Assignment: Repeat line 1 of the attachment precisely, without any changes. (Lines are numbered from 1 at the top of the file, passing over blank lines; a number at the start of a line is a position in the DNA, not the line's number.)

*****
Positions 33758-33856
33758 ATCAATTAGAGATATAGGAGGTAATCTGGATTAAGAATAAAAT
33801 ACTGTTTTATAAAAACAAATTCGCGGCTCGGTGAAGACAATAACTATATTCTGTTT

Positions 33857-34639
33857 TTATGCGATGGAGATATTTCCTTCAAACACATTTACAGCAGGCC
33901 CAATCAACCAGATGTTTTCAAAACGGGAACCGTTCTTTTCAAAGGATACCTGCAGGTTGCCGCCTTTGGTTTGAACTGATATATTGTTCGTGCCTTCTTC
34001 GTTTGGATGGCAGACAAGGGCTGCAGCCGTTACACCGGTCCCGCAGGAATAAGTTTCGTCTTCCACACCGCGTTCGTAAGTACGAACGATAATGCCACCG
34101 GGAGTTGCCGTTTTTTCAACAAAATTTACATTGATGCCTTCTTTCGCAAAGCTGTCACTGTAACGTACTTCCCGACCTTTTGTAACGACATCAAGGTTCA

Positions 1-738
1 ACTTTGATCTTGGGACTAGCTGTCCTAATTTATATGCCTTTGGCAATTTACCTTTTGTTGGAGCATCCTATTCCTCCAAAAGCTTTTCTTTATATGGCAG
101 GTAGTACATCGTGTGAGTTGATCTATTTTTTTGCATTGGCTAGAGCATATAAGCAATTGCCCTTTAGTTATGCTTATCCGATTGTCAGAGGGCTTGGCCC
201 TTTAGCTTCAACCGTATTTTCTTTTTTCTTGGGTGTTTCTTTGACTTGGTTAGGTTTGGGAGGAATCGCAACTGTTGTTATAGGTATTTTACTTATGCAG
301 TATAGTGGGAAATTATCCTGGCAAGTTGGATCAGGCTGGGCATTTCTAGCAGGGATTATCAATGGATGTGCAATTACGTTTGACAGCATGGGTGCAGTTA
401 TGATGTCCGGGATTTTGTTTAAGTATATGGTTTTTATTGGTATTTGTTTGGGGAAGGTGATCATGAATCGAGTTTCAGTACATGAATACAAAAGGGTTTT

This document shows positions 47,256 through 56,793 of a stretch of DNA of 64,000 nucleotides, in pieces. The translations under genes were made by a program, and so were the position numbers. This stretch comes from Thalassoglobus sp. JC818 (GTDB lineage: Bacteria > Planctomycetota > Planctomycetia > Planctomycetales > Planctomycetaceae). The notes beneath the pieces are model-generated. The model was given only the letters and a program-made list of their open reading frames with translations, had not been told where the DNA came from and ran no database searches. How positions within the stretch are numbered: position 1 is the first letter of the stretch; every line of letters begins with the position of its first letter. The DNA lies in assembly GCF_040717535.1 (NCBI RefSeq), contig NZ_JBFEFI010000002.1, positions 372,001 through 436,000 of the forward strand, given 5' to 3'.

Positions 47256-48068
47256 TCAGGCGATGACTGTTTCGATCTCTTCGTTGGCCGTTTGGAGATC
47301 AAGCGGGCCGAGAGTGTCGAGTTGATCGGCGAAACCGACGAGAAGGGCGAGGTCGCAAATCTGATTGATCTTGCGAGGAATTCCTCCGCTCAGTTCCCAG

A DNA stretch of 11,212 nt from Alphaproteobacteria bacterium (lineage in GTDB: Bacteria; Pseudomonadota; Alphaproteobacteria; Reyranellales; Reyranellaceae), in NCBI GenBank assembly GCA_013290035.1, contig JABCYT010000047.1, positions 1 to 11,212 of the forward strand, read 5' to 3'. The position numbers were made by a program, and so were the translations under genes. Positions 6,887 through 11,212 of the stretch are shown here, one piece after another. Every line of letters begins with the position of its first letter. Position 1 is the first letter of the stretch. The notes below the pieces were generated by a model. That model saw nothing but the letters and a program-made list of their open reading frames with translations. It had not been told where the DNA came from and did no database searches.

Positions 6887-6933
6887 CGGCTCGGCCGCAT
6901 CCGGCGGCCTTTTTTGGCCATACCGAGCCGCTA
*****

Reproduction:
Positions 33758-33856